- some examples that have been successful and explaining the reasons of their success.
Criteria for designing the software and the processes
Software alone may be engaging and provide with incentives for people to share and connect, but some institutional mechanisms and process rules should be built in as well to sustain and improve collaboration. The last section, with examples, show how different initiatives have adopted these criteria;
- Recognition; people want recognition for their contributions. Recognition from peers is even a more powerful incentive and mechanisms must be built in to ensure this;
- Social object; without a social object that connects the users of the platform, you have a problem. This theme was recurrent and relates to having a shared purpose and focus;
- Processes and tools for contributing; there are numerous tools available that can empower people to connect, contribute, and share. Still, these should be designed and named such that it truly corresponds to the ideas, wishes, and incentives of the users. This means accommodating for different types of contexts and users, and their respective motivation;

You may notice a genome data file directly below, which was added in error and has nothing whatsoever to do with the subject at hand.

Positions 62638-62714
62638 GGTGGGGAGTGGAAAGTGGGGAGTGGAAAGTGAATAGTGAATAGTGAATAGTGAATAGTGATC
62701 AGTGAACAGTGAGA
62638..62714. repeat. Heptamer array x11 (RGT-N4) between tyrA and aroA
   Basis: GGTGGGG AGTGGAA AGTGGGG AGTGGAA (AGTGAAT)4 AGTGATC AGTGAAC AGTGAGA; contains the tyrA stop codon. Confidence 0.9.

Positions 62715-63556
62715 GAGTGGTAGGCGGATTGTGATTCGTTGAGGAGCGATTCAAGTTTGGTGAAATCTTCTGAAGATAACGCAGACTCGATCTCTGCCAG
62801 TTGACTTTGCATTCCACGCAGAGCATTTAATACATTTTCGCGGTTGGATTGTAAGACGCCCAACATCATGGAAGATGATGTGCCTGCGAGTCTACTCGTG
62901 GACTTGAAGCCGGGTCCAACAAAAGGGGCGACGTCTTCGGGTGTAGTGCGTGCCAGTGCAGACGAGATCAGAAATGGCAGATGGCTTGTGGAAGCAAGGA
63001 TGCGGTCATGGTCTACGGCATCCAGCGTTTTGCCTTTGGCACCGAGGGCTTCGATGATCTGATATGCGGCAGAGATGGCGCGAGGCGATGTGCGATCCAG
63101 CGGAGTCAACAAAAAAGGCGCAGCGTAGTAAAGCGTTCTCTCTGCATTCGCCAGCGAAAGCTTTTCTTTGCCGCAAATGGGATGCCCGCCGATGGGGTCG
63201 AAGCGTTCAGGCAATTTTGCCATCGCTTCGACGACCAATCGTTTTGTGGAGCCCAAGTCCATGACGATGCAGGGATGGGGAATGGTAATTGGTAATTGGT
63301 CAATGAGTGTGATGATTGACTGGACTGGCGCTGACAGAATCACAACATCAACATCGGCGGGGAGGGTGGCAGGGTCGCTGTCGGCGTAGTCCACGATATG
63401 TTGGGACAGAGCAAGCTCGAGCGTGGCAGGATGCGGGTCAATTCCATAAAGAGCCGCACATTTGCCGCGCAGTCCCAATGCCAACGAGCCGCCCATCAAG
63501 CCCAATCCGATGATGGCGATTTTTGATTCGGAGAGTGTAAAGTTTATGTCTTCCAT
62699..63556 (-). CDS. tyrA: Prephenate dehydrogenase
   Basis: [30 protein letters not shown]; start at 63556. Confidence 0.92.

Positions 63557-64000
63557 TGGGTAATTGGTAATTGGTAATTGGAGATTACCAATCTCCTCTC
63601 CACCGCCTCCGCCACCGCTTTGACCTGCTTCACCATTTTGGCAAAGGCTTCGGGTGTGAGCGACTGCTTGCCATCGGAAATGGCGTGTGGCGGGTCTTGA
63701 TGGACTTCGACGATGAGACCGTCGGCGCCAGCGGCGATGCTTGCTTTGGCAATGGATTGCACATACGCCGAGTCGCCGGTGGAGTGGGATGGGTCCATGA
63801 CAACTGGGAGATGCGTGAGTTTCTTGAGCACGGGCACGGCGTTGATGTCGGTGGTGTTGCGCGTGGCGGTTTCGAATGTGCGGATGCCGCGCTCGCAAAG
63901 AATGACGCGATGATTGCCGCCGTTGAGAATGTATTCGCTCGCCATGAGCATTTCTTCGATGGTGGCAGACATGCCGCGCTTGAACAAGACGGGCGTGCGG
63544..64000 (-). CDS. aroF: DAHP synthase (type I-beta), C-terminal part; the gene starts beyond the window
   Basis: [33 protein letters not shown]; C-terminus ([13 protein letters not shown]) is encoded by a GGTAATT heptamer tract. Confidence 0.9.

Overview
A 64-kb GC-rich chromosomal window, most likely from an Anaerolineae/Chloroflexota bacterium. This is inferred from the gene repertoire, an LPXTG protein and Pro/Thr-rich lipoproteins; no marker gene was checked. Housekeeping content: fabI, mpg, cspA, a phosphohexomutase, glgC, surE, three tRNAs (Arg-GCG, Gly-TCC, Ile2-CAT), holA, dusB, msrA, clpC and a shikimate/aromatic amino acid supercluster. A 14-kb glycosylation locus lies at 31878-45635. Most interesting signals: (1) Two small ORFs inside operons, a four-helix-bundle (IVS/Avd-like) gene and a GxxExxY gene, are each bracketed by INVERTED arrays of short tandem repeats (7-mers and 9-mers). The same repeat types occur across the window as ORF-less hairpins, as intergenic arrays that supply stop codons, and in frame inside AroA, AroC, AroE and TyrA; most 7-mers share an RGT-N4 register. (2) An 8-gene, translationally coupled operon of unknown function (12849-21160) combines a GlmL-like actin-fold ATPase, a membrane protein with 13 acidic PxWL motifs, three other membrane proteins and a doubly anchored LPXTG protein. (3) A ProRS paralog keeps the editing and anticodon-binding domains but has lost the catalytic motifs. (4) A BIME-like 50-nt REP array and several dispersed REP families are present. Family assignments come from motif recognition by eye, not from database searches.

- Different task sizes (contribute more or less), like in Open Source communities;
- Modularity of contributions allow you to connect and combine contributions to increase the aggregate value and let people built on top of each other´s contributions;
- Language that corresponds with the social context of the users: It has to be crystal clear what a service offers (like eBay website: Buy|Sell), what you can do on a platform, and what the added value is;
- Involve people differently, and in different stages of the process;